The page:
This spring, feeling the repetitive wear of two-decades of freelance work and novel-writing from my kitchen, I went back to "work" -- the kind where you drive to an office, wear a corporate ID badge and have a lunch hour (as opposed to ALL the other kinds of equally valid and challenging types of work that take place outside the walls of buildings sporting logos).
It's been amazing. I realized that having so much unstructured time was making me feel intense pressure to produce more fiction while simultaneously making me, well, blue.
Since rejoining the 9-to-5 (or in my case, since I'm on eastern time 6-2) crowd, I have less time to write and more I want to say. More ideas have come to me as I make my 40-minute commute into Seattle surrounded by mountains, water and cars, than in the four daily hours I labored in my home office.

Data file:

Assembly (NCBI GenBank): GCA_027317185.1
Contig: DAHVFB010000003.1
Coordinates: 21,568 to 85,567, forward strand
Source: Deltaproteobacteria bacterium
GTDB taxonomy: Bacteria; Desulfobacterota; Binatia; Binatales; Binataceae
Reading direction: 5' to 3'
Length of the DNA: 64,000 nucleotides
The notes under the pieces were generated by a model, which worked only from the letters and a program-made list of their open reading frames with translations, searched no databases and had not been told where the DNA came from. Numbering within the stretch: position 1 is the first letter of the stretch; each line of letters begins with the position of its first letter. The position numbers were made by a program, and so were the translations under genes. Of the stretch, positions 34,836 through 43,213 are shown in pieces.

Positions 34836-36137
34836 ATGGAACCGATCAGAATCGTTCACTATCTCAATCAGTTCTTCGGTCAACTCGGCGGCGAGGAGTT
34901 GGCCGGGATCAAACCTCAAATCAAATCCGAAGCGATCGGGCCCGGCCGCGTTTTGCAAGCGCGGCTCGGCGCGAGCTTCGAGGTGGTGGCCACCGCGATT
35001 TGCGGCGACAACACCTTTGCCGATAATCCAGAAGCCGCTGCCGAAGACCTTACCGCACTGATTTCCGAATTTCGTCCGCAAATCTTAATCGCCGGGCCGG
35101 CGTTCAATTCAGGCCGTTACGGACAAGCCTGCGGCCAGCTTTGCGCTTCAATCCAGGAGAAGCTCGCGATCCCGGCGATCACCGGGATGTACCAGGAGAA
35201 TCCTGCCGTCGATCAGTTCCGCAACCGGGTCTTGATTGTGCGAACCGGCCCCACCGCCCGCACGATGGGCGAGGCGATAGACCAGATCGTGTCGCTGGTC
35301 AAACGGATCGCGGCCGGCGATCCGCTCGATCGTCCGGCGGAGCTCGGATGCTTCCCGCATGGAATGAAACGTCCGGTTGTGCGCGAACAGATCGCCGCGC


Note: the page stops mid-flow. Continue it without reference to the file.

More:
Maybe it will get old. Maybe I'll start being jealous of all those scads of unaccountable time. But, for now, for today, going back on the clock seems to have set me free.
I'm still teaching, freelancing and coordinating writing classes on the side. I've got less time for my fiction but it feels like it's going better. And I've got less time social media, which is probably a good thing, too. So many thoughts to share about creativity and the internet and politics (ah!) but I also have less time to post here on the website. Hopefully, this too will be less frequent but better quality.
I hope you're writing this spring. If you're struggling, if you're in a dark place, I encourage you to try shifting up the old life. Don't be afraid of losing writing time. Sometimes that's the sacrifice you need to make...FOR THE WRITING.
One person's opinion.
Happy wave from my less-frequented kitchen desk!